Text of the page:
Stories about time travel generally share one trait: They believe, by implication or open statement, that yesterday remains a malleable canvas, if only you could access it.
"The past," William Faulkner wrote, "is never dead. It's not even past."
In the United States, one of the most obsessed-upon pivot points of our recent past — the moment when people felt the country took a hard turn down a fraught and unpleasant path — was the assassination of John F. Kennedy in Dallas.
The date is etched forever upon the American psyche: 11/22/63. Which is exactly the minimalist title of Stephen King's new book.
The behemoth "11/22/63" postulates what might have happened if an English teacher named Jake Epping slipped back in time from now to 1958, then lived out five years of his life waiting for Kennedy's appointment with Lee Harvey Oswald's bullet 48 years ago — and possibly preventing it.
In other words: One of the Baby Boomers' most celebrated authors is spending three pounds of bookage examining whether the course of the 1960s and the decades beyond would have changed if a single traumatic event had been averted.
It's like a mashup of "Back to the Future" and "In the Line of Fire."
This is a wrenching and subtle book, but that's not what we're here to discuss. More important is this: The 849 pages of "11/22/63" channel the angst and longing that so many Boomers feel about a past that, perhaps, didn't go in the direction they had hoped — and possibly even about lives that didn't turn out quite as planned.
The cover of "11/22/63" distills this duality. On the front is a newspaper bearing the familiar headline: "JFK Slain in Dallas, LBJ Takes Oath." On the back, though, is a might-have-been banner from another lifetime — "JFK Escapes Assassination, First Lady Also OK! Americans Breathe Sigh of Relief."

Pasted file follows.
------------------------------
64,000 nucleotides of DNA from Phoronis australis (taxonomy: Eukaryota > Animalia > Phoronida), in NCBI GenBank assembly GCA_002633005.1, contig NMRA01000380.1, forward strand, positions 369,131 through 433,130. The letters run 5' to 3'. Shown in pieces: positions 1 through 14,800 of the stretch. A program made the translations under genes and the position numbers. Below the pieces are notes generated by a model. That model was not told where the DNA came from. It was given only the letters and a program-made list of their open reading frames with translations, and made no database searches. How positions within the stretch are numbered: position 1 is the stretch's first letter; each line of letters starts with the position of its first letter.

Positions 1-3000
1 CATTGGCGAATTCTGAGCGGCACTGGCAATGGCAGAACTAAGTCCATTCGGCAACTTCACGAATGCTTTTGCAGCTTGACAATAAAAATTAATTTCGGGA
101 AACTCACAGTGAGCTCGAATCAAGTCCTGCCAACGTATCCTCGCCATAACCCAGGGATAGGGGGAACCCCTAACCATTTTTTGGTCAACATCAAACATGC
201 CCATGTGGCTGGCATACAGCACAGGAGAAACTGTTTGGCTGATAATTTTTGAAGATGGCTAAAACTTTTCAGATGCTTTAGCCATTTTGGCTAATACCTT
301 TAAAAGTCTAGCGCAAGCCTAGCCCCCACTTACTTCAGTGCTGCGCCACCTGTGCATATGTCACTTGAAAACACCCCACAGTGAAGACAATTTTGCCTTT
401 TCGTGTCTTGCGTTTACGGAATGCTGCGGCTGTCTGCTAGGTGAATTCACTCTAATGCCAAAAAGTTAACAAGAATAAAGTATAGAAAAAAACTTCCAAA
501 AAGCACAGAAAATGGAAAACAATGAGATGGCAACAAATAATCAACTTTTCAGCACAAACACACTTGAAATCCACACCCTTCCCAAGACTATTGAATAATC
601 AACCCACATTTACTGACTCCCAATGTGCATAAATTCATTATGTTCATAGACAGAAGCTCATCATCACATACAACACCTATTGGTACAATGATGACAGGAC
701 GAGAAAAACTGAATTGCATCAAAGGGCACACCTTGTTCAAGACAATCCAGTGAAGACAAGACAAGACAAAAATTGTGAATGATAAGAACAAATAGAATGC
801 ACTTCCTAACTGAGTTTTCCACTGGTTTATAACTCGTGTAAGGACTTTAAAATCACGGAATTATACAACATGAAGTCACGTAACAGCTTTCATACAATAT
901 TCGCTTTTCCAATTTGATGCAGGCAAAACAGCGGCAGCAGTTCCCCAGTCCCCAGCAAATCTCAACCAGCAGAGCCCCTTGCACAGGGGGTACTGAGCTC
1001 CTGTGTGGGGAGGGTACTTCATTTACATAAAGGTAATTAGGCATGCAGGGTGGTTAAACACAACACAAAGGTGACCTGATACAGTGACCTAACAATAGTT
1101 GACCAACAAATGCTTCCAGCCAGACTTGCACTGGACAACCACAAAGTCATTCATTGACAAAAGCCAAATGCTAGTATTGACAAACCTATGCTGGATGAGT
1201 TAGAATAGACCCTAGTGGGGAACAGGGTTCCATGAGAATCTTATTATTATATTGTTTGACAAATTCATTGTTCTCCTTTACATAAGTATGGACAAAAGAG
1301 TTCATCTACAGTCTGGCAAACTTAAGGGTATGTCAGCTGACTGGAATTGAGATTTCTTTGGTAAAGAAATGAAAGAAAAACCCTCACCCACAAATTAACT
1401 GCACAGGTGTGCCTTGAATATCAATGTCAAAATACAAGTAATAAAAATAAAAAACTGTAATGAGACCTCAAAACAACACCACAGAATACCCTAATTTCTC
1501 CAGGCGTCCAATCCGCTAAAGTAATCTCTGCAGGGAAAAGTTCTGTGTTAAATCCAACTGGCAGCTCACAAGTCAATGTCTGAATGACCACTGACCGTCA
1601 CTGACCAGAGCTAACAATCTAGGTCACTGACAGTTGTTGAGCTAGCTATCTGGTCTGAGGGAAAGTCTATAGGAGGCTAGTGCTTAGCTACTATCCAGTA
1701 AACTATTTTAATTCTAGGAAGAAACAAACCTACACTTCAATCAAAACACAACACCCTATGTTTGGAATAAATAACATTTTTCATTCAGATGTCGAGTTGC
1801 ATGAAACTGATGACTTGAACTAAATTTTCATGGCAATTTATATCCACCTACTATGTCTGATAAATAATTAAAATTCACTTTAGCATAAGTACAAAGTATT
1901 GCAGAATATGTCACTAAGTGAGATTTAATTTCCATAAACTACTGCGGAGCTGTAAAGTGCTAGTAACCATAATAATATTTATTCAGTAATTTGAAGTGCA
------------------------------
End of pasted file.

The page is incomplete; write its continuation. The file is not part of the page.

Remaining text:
It almost hurts to read it, to envision the possibility.
Imagine: giving someone a pen to rewrite the 1960s and beyond — to make Beatles survive, new presidents emerge, things turn out differently. Imagine how that could play with Americans who watched the Kennedy mystique peter out and dreams of revolution melt into ads that use Janis Joplin songs to sell cars.
King is able to address questions that have been raised so often in the years since that lunch hour on Dealey Plaza in Dallas: Would we have gone so far into Vietnam? Would so many have died? Would JFK, had he lived, have produced an enduring foundation for peace and prosperity? Would the children of the 1960s have come of age in a different world?
Those are the obvious tensions. But, through the eyes of Jake Epping and his Brave-Old-World road trip through pre-Vietnam-era America, King also burrows into some less frequently articulated national themes, both philosophical and theological. Among them:
- Even if we could put a rewrite guy on the history books, could a single man, even one with foreknowledge, have changed everything? In a culture so based on individualism, this is a central question.
- Is there such a thing as fate? Are some things just destined to happen?
- Was the American past actually better, simpler, kinder, more bursting with possibility? Is the national zest for yesterday justified, or is it just a crutch that we use when we want to escape?